The 1991 discovery of the Malampaya gas field by Shell Philippines Exploration and the subsequent monetisation of the prospect is arguably the single most important energy play ever developed in the Philippines, and remains the largest active hydrocarbons play today. The natural gas reservoir single-handedly boosted the country’s natural gas output from less than 400m standard cu feet (scf) prior to inauguration of the new field in 2001 to more than 100bn scf by full commercialisation in 2005.
It has continued to provide much-needed fuel to power plants by supplying the power hungry Luzon electricity grid at a critical time in the country’s economic development. Without Malampaya, the financial and environmental cost of replacing the substantial output of the thousands of megawatts of installed gas-fired generating capacity along with the foregone industrial and transportation applications would likely have impeded the strong economic growth witnessed over the past decade. However, as the initial production stages of Malampaya come to a close, the continued stability of output levels is now contingent upon the successful implementation of new investments made in the field.
First discovered in 1992, the Malampaya gas field, located just off Palawan Island’s west coast, accounts for nearly all of the Philippines’ domestic natural gas output, with the much smaller and older Libertad gas field chipping in smaller levels of natural gas amounting to less than 1% of the national total. Production from Libertad fell 37% in the first half of 2014 to 27m scf compared to 43m scf over the same time period the previous year.
By contrast, the Malampaya gas field produced 64bn scf over the same six-month period in 2014. Net daily production during 2014 averaged 118m scf of natural gas and 3000 barrels of condensate. Domestic production peaked at 140.4bn scf in 2011, before declining to 124bn scf over the next two years until the second phase of the development led to a resurgence in production in 2014.
Producing at a depth of approximately 840m, the Malampaya Deepwater Gas-to-Power project is run as a joint venture by operator Shell Philippines Exploration (45% share), Chevron Malampaya (45% share) and state-run Philippines National Oil Company (10%). The project includes an offshore platform, nine production wells and a 505-km pipeline from the platform to the Batangas onshore natural gas plant. From here the vast majority of the gas is channelled into three power plants: the 1000-MW Santa Rita power plant, the 500-MW San Lorenzo power plant and the 1200-MW Iliajan power plant, which provide electricity for the populous Batangas province through the Luzon grid.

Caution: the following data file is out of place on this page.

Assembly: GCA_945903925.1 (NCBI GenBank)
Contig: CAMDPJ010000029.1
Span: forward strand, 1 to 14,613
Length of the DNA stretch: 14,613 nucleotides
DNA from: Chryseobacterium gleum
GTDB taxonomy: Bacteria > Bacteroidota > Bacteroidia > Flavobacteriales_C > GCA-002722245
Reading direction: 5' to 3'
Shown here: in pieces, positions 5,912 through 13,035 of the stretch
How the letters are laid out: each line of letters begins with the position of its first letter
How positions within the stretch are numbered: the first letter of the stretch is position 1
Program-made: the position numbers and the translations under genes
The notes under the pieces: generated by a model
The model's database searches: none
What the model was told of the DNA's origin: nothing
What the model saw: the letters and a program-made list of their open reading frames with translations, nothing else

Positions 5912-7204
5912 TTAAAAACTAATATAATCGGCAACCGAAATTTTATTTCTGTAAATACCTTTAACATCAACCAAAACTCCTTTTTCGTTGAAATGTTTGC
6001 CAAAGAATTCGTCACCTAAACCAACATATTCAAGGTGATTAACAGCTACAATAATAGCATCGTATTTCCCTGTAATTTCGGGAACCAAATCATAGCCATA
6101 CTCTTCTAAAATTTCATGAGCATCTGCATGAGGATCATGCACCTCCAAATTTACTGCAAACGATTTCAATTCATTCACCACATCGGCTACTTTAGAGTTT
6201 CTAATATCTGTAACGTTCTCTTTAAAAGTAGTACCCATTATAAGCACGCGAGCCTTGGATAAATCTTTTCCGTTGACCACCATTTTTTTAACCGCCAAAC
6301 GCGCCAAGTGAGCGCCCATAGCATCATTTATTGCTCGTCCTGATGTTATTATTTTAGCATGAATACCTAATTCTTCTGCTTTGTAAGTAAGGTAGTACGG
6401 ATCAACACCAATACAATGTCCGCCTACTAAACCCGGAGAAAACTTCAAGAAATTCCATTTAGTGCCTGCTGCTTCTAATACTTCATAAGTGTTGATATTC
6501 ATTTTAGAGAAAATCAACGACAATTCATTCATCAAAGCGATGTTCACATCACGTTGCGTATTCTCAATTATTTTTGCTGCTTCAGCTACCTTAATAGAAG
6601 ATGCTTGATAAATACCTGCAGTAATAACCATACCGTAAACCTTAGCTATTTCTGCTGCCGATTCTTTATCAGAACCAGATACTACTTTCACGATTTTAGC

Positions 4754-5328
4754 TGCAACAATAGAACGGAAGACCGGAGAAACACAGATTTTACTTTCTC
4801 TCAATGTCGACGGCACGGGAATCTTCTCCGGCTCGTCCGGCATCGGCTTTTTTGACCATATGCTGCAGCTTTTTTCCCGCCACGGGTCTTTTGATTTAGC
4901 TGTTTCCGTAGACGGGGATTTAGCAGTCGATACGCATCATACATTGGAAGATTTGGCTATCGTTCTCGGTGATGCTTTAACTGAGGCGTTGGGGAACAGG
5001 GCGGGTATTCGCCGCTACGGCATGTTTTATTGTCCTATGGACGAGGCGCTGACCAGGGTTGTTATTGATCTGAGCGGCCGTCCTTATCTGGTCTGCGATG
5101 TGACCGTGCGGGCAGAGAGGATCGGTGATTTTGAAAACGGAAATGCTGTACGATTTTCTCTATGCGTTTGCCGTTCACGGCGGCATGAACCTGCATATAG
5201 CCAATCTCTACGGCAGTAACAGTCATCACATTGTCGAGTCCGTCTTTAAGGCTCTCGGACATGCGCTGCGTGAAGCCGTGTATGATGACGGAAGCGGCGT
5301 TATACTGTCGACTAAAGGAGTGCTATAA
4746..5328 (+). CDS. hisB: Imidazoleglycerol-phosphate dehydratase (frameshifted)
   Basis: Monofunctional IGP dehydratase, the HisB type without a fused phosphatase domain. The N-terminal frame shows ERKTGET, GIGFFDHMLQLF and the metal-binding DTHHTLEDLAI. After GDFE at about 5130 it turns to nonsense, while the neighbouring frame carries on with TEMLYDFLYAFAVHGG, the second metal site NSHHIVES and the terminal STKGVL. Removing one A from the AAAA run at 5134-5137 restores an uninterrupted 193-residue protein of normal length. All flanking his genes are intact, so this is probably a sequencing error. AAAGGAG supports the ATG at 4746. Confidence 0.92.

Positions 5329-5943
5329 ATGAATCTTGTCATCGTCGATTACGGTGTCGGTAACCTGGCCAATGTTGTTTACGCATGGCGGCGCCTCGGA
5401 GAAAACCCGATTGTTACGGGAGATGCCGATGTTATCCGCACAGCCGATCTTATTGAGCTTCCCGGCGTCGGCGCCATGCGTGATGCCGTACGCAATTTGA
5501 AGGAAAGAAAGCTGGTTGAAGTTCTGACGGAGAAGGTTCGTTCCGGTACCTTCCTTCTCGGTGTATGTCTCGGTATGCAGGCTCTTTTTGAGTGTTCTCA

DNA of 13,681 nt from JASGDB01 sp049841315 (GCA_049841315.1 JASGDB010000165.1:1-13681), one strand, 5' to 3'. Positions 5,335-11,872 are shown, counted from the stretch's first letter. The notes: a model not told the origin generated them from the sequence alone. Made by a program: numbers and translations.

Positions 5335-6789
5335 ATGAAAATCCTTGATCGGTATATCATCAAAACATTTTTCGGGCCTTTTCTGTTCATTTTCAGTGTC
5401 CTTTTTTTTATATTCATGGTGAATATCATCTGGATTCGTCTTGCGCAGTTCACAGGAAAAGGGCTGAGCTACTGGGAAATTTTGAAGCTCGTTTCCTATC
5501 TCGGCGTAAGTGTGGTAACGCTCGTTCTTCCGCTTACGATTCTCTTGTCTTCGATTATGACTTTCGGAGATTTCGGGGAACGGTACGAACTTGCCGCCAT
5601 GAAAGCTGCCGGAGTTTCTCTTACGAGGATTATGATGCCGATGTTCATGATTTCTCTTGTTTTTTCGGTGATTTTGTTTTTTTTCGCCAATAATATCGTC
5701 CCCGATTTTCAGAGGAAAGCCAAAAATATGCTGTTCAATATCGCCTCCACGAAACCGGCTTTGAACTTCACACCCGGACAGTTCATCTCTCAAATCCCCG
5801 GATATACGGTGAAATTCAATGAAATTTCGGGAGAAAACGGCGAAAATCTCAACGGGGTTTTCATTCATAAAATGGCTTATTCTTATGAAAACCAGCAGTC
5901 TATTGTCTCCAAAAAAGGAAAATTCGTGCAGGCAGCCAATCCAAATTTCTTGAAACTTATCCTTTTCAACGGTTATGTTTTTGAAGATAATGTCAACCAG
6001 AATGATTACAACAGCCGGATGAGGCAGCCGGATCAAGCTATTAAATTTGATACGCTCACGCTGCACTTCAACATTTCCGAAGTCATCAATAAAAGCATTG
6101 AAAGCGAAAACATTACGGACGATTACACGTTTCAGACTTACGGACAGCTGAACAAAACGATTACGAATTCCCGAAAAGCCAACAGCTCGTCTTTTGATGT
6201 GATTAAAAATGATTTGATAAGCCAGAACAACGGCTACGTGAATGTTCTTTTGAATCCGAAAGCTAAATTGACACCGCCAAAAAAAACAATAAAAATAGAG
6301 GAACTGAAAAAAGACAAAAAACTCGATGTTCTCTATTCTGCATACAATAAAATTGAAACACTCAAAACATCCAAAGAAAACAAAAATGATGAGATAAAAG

Additional natural gas is diverted to the Pilipinas Shell Petroleum’s refinery in Tabangao, as well as for conversion into compressed natural gas for a government-sponsored mass transportation pilot project. Industrial users purchase a smaller amount of the remaining supplies, consuming between 2.2bn scf and 3.3bn scf of natural gas each year from 2006-14.
A New Era
After a decade of production, portions of the gas field, which is estimated to contain proven reserves of between 2.5-3.5trn cubic feet of natural gas, are beginning to mature and to show signs of declining productivity. As volume and pressure within the deposit decrease, the use of additional compressors and other techniques will be required to maintain production levels.
These processes were recently carried out by the operator under Malampaya Phases 2 and 3 of the project from 2011-15. Work on Phase 2 began in 2011 and was completed in 2013, when the first production from two new infill wells started. Malampaya Phase 3, which involved the design, fabrication and installation of a new depletion compression platform valued at $756m, started production in September 2015.
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